October was a very different month. I explored new ideas, Fantasy Congress finally got some press, and I was a guest on not one but two podcasts! Can’t say I made a lot of progress, but it was busy nonetheless.
- $561 total revenue
- 10 new customers
- 7 churns
- $545.33 MRR
I spent the first week of October debuting news mentions for Fantasy Congress. This allows members of congress to earn points for how often they are mentioned in the news. I felt obligated to release this feature before Congress left for their break so October could be somewhat playable. Because I didn’t have time to iterate and collect feedback, the current version was released in beta and players have the option to opt out if they wish.
The rest of October was great for publicity, but none of it was intentional on my part. Fantasy Congress was featured in Roll Call by a reporter I had previously tried to get in touch with in July. He messaged me entirely on his own accord and was actually surprised to learn I had previously DMed him. This piece got me a decent chunk of traffic, but only a handful of sign ups. I was thrilled to get press, but underwhelmed by the response considering this publication writes for my target audience.
I was also featured as a guest on two podcasts. These also came about by happenstance. First was the JustDjango podcast run by Matthew Freire, and the second was with Rob Walling for MicroConf On Air. This was my first time ever podcasting or going live and it was really fun! We mostly discussed topics concerning my journey building Fantasy Congress and indie hacking. While this wasn’t a huge boon for Fantasy Congress, it was cool to put myself in front of an audience of other founders and increase my luck surface area, so to speak. Would love to do it again if the opportunity presented itself!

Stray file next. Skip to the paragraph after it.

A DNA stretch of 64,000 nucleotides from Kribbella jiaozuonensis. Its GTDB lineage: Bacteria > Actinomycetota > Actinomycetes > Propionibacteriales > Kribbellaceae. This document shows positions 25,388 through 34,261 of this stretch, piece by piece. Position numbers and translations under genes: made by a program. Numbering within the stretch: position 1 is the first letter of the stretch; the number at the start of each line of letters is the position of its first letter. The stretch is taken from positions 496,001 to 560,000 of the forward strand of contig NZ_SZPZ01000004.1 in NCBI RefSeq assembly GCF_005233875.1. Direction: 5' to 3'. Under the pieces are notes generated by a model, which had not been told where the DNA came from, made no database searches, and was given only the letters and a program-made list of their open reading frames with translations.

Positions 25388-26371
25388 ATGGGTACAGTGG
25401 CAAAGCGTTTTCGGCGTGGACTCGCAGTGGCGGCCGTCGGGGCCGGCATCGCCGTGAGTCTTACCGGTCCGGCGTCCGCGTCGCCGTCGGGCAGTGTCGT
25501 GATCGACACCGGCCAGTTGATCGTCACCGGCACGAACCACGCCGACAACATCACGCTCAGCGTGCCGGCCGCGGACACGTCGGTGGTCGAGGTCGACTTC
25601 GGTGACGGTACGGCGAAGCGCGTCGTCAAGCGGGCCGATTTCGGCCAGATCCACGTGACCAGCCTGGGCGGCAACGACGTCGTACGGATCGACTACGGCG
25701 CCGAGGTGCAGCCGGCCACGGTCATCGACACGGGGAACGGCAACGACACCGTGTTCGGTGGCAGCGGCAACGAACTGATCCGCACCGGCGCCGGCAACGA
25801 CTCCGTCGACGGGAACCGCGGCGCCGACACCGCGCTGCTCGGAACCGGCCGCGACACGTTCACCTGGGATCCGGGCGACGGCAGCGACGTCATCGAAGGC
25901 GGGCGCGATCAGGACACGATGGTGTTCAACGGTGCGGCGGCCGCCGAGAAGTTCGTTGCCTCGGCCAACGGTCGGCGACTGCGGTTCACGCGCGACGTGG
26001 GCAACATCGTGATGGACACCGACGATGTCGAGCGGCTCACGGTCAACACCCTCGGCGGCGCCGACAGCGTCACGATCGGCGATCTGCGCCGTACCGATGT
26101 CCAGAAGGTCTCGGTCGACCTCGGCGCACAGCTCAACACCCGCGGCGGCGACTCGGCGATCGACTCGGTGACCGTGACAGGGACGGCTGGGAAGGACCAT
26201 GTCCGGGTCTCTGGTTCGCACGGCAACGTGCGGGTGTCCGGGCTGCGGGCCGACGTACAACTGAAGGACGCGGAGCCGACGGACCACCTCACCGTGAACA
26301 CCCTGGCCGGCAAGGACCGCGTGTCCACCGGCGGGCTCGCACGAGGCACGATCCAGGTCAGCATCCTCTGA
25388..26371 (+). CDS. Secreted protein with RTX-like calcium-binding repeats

After releasing the news mentions, I gave myself a break from Fantasy Congress to explore different entrepreneurial pursuits. My goal was to earn some cash to live off of so I could continue pursuing Fantasy Congress without being hindered by a job. I set my sights on trying to start a service based business. This would allow me to start making cash immediately and possibly productize so I could still devote a significant amount of time to Fantasy Congress.
I was adamant about taking the "audience first” approach. This squashed most of my ideas right out the gate. I also developed a rubric for evaluating my ideas which allowed me to "score" them. The score represents how confident I feel the idea is worth pursuing and I found it really helpful. After evaluating an idea, I had a single number that made it clear if I had thought things through, or if I was just enamored by a new shiny distraction. And if I ever thought “Why didn’t I like that idea? I can’t remember what the problem was with it,” I could quickly discern what parts of the rubric it failed, uncovering the red flags past Allison was trying to warn about.
Anything that scored 50% or below I considered hobby projects and immediately threw out. My heart decided 70% or above was what I should aim for given my current circumstances. Good ideas are hard to come by, and no surprise, I only came up with one idea that made the cut: managed web hosting for service based businesses. Think people like lawyers, salons, landscapers, etc. This idea has been validated hundreds of times and I had an easy time finding people who could use the service. But when I thought about what it would take to reach this audience (basically a lot of cold emailing or calling), I realized it wasn’t the right business for me personally.